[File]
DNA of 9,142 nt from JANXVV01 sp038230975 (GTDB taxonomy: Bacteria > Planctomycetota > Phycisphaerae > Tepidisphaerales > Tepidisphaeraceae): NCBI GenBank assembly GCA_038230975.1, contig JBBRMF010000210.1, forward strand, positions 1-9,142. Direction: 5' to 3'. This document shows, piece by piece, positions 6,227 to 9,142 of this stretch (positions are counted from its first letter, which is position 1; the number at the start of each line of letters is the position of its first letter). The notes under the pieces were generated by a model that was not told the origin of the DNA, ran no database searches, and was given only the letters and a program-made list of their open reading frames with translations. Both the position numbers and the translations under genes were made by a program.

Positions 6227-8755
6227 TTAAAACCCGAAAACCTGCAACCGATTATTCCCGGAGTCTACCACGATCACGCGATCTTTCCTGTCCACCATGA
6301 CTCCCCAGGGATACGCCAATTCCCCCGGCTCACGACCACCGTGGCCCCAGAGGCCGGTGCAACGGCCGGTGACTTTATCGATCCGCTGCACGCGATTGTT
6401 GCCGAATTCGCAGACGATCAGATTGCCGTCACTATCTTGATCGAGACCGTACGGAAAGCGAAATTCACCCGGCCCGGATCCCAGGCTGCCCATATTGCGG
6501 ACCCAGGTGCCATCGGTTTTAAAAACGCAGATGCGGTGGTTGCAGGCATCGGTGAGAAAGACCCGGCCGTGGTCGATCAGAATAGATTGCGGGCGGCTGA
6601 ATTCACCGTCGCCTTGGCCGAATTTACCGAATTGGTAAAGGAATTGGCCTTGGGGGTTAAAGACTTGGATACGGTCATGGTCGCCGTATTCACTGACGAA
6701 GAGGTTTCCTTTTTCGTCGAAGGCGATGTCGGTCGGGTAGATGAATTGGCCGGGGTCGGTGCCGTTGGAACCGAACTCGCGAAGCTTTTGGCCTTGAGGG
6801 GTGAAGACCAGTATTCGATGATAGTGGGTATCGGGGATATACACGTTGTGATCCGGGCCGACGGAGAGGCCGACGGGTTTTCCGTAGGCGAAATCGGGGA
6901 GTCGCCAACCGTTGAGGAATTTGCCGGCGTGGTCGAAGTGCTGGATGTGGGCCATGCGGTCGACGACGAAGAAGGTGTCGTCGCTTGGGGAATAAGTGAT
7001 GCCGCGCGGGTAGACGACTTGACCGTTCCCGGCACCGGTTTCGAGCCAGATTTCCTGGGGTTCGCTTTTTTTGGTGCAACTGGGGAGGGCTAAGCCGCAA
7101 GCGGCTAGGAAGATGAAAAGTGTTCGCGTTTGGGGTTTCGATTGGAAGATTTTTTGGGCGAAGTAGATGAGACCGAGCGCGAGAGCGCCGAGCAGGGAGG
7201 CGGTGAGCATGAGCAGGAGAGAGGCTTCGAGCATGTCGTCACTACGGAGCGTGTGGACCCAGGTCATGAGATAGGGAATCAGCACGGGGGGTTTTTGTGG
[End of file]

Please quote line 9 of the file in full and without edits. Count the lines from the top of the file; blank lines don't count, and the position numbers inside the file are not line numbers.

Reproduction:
6801 GTGAAGACCAGTATTCGATGATAGTGGGTATCGGGGATATACACGTTGTGATCCGGGCCGACGGAGAGGCCGACGGGTTTTCCGTAGGCGAAATCGGGGA